Plantar fasciitis

Plantar fasciitis causes heel pain. It’s one of the most common inflammatory conditions in Quebec. It mainly affects adults who work on their feet and athletes who engage in repetitive movements, but anyone can suffer from it at some point. Learn how to detect the symptoms and treat it.

How do you recognize plantar fasciitis?

Foot pain, specifically heel pain, first occurs intermittently. Many describe it as an intense sensation of heat. It occurs in the morning and intensifies when standing and putting weight on the foot.

The pain tends to subside with movement, as the muscles warm up, and recur after periods of rest, for example, when you get up. People sometimes notice pain that extends to the plantar vault, which is the curved area of the sole of the foot.

Secondary symptoms such as pain in the Achilles tendon, a permanent burning sensation under the foot, or tingling throughout the sole of the foot are also possible.

Understanding plantar fasciitis: An anatomy lesson

What’s really going on in your foot when you experience intense, localized heel pain? First of all, know that the arch of your foot is supported by a fibrous ligament, a loose sheet of tissue that connects the heel to the forefoot. It is called the plantar fascia, or aponeurosis.

In a standing position, the plantar fascia is stretched to the maximum. Any action that creates an imbalance in foot mechanics and weight distribution can result in microtears:

  • Standing for a long time
  • Carrying heavy loads
  • Repetitive impacts (running)
  • Walking on uneven ground
  • Poor posture or being overweight

Plantar fasciitis: Risk factors and predispositions

Overuse of the plantar fascia is the main cause of plantar fasciitis. Many of us are therefore likely to develop plantar fasciitis at some point: people who enjoy walking, running or any other physical activity that involves a series of repeated movements (e.g., lunges, jumping jacks, etc.), as well as people who work standing for long periods of time.

Plantar fasciitis can also occur from wearing the wrong footwear such as sandals, shoes with excessively worn soles or shoes that are too soft. Walking on a hard or unstable surface can also cause inflammation that leads to the injury.

Some people have physical characteristics that predispose them to plantar fasciitis, including:

  • Rigid plantar arch (cavoid foot)
  • Overpronation (axis of the foot in relation to the leg)
  • Unstable ankles
  • Overweight
  • Decreased muscle flexibility
  • Plantar cushion thinning (with age)
  • Flat foot or cavoid foot
  • Pregnancy
  • Muscle and tendon stiffness in the ankle


How can you avoid plantar fasciitis?

Choosing the right footwear for your physical activity is a great way to prevent plantar fasciitis. You can also add insoles or heel pads to protect your feet and better absorb shock. The key is always to have good arch support.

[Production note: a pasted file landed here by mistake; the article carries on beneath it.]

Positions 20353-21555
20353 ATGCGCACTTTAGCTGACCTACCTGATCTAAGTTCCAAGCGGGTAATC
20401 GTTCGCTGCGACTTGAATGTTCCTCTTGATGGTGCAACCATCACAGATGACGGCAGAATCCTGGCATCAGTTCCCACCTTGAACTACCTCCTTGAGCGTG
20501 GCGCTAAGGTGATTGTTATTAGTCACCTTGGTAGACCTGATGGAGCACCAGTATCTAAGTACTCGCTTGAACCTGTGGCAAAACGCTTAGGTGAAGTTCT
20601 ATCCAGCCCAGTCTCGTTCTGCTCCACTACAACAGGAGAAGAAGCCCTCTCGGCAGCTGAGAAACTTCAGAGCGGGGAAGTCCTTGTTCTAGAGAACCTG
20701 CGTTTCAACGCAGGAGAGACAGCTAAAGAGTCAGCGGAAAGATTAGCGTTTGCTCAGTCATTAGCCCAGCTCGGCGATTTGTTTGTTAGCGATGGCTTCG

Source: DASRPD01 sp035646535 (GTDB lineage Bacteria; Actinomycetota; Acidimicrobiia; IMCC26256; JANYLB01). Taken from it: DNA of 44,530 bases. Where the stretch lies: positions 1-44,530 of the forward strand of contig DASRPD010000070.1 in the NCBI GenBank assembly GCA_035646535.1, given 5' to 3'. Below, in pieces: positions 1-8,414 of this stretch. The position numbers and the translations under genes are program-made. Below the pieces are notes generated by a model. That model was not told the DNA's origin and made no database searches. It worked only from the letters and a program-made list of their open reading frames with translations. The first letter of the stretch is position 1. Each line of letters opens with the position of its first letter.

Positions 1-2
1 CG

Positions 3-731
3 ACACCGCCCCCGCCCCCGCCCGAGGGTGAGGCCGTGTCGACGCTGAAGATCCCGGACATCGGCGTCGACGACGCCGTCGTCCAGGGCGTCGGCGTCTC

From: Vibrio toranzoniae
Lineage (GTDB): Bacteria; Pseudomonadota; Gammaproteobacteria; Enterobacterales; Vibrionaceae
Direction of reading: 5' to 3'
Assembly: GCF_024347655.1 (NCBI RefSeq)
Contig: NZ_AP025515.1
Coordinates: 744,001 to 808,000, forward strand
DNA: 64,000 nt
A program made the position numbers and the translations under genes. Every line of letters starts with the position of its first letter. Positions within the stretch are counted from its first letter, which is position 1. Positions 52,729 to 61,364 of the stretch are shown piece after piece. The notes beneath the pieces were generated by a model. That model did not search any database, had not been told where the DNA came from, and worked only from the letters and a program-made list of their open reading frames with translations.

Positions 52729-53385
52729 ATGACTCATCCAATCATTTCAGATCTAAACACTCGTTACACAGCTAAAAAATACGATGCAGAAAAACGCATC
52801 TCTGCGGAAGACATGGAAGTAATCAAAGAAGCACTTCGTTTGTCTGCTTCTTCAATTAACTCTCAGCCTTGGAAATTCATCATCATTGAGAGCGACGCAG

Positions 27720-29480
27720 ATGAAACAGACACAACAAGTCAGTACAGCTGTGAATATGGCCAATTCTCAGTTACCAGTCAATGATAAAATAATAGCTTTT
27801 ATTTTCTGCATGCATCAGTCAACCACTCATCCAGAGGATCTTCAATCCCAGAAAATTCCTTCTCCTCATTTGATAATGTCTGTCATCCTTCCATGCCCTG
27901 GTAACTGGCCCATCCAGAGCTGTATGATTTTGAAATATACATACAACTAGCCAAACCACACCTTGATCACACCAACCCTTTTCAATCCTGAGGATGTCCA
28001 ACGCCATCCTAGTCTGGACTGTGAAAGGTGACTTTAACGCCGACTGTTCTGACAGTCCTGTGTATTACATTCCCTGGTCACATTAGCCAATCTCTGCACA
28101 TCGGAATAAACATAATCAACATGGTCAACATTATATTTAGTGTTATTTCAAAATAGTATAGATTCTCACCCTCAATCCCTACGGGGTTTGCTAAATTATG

Opt for smooth transitions in your workouts. Be aware that changes in your routine—taking on a new sport, upping the intensity or distance—could trigger symptoms. Be sure to take it easy and listen to your body.

Consider stretching to prevent plantar fasciitis or slow its progression. Stretching decreases muscle tension and strengthens the muscles of the foot. It’s a great part of a daily routine. If you don’t know where to start, check out this one-pager prepared by our orthotists on plantar fasciitis prevention and treatment exercises.


Who can help?

Orthotists are trained to determine whether plantar fasciitis is the source of your pain. They will conduct a biomechanical evaluation of the foot to identify the causes of inflammation and provide you with an individualized treatment plan tailored to your situation.

Seeing a specialist near you, like one of the orthotists at Médicus, is an excellent first step towards healing.


Treatment solutions

Fortunately, a variety of options are available to you if you believe you are suffering from plantar fasciitis.

From orthopedic shoes to foot orthotics, preventive tips, exercise and complementary care, it’s usually easy to find treatment that will help.

Foot orthotics

A heel-cushioned foot orthotic fits inside the shoe. It acts as a support and helps relieve symptoms by distributing pressure under the foot, supporting the arch and taking pressure off the heel. It helps control the foot in the three phases of the gait cycle: weight acceptance, support and swing.

Foot orthotics are custom made, meaning they are moulded to your foot, using the best methods in the industry. They play an undeniable role in the treatment of plantar fasciitis. Learn more about foot orthotics.

Orthopedic shoes

The orthopedic shoe market has come a long way. There’s something for all tastes and styles.

Adapted footwear that is tailored to the anatomy of the foot and provides proper support is recommended. Things to look for are a thick outsole, an approximately one-inch (2.5 cm) heel and a heel cushion. More details on the benefits of orthopedic footwear

Prevention, exercise and complementary care

You will avoid a lot of trouble by following the tips outlined above (adapted footwear, smooth transitions and stretching). To learn more about preventing plantar fasciitis and other foot pain, see Preventing foot pain.

Foot baths and ice application are complementary treatments that can also reduce the pain caused by plantar fasciitis.

At Médicus, an orthotist will guide you to the best options for effective recovery. Request a consultation to have your condition assessed or see our orthopedic shoes.